With wind power emerging as a key energy source around the world, Princeton researchers are exploring a new idea to squeeze more energy out of the whirling devices: flip them.
Love them or hate them, the silhouettes of turbine farms are becoming a fixture of the modern landscape — the stalk of a metal tower topped by a giant propeller turning slowly in the wind. These standard turbines, in which the shaft runs horizontal to the ground, have benefited from decades of research into aircraft propellers, resulting in high efficiency.
But research teams led by associate professors Elie Bou-Zeid and Luigi Martinelli Ph.D. ’87, and Alexander Smits, the Eugene Higgins Professor of Mechanical and Aerospace Engineering, are asking whether engineers can create more efficient turbine arrays using vertical turbines. Turning the shaft vertically — like mixer beaters rather than airplane propellers — has some advantages. For one, builders can place the turbine’s generator at the base of the tower instead of mounting it on the top. The vertical turbines are also easier to use underwater and offshore. And unlike horizontal turbines, vertical turbines do not have to change direction to follow the wind direction.
Lastly, following a proposal originally developed by John Dabiri BSE ’01, now a professor at Stanford University, the researchers are seeking more efficient ways to group multiple turbines.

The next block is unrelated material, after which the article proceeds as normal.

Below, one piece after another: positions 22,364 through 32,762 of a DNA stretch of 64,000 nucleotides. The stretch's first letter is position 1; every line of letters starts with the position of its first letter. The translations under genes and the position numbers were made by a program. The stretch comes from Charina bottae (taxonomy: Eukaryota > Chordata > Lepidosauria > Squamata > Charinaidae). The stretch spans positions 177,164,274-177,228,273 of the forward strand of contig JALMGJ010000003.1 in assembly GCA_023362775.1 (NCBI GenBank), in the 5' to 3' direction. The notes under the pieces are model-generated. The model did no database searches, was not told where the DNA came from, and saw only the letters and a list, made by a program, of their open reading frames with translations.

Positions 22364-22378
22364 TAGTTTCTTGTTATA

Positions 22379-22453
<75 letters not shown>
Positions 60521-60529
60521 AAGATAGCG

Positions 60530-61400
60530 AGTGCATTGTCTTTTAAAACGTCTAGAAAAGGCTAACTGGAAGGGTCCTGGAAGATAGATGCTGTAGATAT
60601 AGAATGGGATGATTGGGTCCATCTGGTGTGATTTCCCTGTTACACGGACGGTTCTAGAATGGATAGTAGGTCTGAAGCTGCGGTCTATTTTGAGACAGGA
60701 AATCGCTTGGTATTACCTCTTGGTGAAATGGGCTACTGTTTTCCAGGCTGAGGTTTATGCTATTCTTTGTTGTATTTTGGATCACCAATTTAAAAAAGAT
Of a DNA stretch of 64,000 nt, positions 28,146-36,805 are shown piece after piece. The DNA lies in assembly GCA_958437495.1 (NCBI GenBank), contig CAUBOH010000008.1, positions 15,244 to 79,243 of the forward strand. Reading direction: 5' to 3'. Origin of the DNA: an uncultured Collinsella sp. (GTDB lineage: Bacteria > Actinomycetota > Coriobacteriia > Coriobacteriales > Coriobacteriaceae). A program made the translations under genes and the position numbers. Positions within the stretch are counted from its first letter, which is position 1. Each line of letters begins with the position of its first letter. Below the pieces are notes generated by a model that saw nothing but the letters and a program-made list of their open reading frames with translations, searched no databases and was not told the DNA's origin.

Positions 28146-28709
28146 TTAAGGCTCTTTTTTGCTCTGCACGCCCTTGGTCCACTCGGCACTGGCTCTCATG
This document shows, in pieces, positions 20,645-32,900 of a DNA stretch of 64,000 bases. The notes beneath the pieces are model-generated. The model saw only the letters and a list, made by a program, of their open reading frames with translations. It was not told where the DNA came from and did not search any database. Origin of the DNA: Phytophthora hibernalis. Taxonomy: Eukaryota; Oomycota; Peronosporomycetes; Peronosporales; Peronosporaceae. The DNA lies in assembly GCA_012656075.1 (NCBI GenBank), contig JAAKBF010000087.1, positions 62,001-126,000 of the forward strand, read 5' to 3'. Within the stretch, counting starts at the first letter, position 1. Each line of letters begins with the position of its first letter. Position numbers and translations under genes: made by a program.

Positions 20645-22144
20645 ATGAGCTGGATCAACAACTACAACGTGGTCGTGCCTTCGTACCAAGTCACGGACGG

“You can fit more of them in an area,” said Martinelli, an associate professor of mechanical and aerospace engineering. “Also, it might be possible to arrange a set of vertical turbines to increase their overall efficiency.”
That said, vertical turbines come with their own drawbacks. Foremost among those is that current vertical turbines are only about 80 percent as efficient as horizontal ones. The blades create complex swirls on the downwind side of the turbine, which creates a pocket of dead air behind the blades, slowing the rotation and decreasing power production.
“The process is called dynamic stall,” Martinelli said. On a computer simulator in his office, the critical area looks like a tiny hurricane’s eye behind the turbine blade.
To approach this problem, the researchers have developed a model that simulates air flow through vertical turbines and are designing blades that decrease dynamic stall as they move through the air. As they re ne their model, the researchers also are exploring whether it would be possible to use the flow created by the turbines to increase the overall efficiency of an array of turbines (rather than increasing the efficiency of each one).
To address this issue, they teamed up with Bou-Zeid, whose research group studies wind patterns in the lower atmosphere. Bou-Zeid studies microclimates such as cities but in this case, he applied his expertise to wind farms.
“Typically, turbines are arranged to make sure that one turbine is not in the wake of another,” said Bou-Zeid, an associate professor of civil and environmental engineering.
However, unlike standard turbines, vertical turbines can be arranged so the wake from one turbine boosts others nearby. The researchers are working with clusters of three turbines and believe they can use the arrangement to markedly increase their efficiency.
“The beauty of it is not only that you can pack more turbines into an area, but that the efficiency of each turbine is not less, it is actually greater than a single turbine,” Bou-Zeid said.